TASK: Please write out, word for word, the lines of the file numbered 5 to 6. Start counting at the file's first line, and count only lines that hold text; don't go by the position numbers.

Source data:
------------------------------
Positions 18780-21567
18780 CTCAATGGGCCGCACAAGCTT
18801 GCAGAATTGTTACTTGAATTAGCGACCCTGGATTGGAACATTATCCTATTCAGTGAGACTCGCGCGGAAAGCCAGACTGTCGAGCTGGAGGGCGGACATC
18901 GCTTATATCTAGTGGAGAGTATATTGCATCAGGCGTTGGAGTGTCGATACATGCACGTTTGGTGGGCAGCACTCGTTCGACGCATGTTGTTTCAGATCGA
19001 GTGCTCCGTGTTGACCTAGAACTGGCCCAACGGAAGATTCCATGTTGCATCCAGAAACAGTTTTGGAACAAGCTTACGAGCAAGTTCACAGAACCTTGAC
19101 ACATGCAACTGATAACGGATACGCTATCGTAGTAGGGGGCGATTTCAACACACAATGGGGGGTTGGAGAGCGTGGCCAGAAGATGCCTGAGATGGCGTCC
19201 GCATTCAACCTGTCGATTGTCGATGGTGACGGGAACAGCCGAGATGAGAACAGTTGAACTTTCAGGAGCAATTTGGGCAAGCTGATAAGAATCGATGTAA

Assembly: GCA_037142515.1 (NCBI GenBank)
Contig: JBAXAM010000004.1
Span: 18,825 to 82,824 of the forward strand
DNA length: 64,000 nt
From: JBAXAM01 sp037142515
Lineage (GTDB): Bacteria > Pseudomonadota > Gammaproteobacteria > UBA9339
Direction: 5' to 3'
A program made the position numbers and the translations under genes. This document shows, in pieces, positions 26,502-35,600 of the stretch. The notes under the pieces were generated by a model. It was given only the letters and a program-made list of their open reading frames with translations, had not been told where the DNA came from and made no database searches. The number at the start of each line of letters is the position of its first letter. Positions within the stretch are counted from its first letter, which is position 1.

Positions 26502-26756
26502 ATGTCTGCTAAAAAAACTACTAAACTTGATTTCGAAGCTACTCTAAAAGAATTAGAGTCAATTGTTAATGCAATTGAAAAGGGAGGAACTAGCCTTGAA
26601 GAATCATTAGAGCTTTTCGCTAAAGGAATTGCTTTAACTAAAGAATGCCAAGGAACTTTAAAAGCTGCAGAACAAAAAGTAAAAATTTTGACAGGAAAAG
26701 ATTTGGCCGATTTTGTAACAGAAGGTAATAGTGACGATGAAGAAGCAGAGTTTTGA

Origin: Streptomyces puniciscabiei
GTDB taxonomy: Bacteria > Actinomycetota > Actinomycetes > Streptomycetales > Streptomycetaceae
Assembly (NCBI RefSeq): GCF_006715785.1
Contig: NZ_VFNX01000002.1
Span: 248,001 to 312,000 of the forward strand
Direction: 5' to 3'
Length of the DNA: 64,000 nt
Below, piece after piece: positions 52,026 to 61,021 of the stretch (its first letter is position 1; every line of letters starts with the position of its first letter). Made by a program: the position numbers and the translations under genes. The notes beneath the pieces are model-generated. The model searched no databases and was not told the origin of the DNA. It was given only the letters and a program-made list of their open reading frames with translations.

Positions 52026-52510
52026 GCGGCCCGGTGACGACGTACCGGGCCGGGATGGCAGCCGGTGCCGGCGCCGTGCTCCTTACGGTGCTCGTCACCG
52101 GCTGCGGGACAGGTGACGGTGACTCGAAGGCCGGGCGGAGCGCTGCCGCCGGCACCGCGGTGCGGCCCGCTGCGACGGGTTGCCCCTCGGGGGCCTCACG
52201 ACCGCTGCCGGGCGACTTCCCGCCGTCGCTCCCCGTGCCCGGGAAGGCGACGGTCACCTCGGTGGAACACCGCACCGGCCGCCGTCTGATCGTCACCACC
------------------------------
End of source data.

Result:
19001 GTGCTCCGTGTTGACCTAGAACTGGCCCAACGGAAGATTCCATGTTGCATCCAGAAACAGTTTTGGAACAAGCTTACGAGCAAGTTCACAGAACCTTGAC
19101 ACATGCAACTGATAACGGATACGCTATCGTAGTAGGGGGCGATTTCAACACACAATGGGGGGTTGGAGAGCGTGGCCAGAAGATGCCTGAGATGGCGTCC